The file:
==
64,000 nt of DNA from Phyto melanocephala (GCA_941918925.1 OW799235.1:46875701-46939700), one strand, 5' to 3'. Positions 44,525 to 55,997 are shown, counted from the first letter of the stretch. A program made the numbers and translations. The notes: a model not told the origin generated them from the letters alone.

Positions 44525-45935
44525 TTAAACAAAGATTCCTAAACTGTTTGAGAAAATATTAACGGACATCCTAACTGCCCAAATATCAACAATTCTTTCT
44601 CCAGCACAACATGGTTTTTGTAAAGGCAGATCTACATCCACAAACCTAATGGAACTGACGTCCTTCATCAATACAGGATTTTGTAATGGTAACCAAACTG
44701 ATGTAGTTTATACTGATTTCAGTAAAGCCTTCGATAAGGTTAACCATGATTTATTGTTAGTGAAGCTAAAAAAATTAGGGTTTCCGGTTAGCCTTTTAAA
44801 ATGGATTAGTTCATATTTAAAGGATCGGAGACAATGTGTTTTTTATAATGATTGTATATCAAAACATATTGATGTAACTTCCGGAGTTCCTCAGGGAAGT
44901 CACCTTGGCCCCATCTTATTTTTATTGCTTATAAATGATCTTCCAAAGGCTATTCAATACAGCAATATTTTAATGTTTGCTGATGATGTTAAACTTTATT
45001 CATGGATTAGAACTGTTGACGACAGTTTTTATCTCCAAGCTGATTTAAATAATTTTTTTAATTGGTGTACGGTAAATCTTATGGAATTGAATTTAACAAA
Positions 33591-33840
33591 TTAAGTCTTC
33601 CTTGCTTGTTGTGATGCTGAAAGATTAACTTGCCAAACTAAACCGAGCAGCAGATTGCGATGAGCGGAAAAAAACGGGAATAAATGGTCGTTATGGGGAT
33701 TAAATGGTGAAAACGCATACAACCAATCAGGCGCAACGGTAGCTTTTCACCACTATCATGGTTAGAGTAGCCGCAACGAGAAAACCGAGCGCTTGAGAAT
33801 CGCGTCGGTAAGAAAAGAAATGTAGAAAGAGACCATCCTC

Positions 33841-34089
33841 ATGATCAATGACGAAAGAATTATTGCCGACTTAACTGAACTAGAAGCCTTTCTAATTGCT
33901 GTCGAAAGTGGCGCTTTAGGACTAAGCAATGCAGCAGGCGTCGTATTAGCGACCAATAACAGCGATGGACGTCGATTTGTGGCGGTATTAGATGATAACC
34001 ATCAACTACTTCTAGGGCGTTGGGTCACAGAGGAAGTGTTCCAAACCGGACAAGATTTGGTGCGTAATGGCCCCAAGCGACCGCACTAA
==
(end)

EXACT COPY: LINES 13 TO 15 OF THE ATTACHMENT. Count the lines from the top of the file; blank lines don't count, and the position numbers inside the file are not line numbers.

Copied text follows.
33801 CGCGTCGGTAAGAAAAGAAATGTAGAAAGAGACCATCCTC

Positions 33841-34089
33841 ATGATCAATGACGAAAGAATTATTGCCGACTTAACTGAACTAGAAGCCTTTCTAATTGCT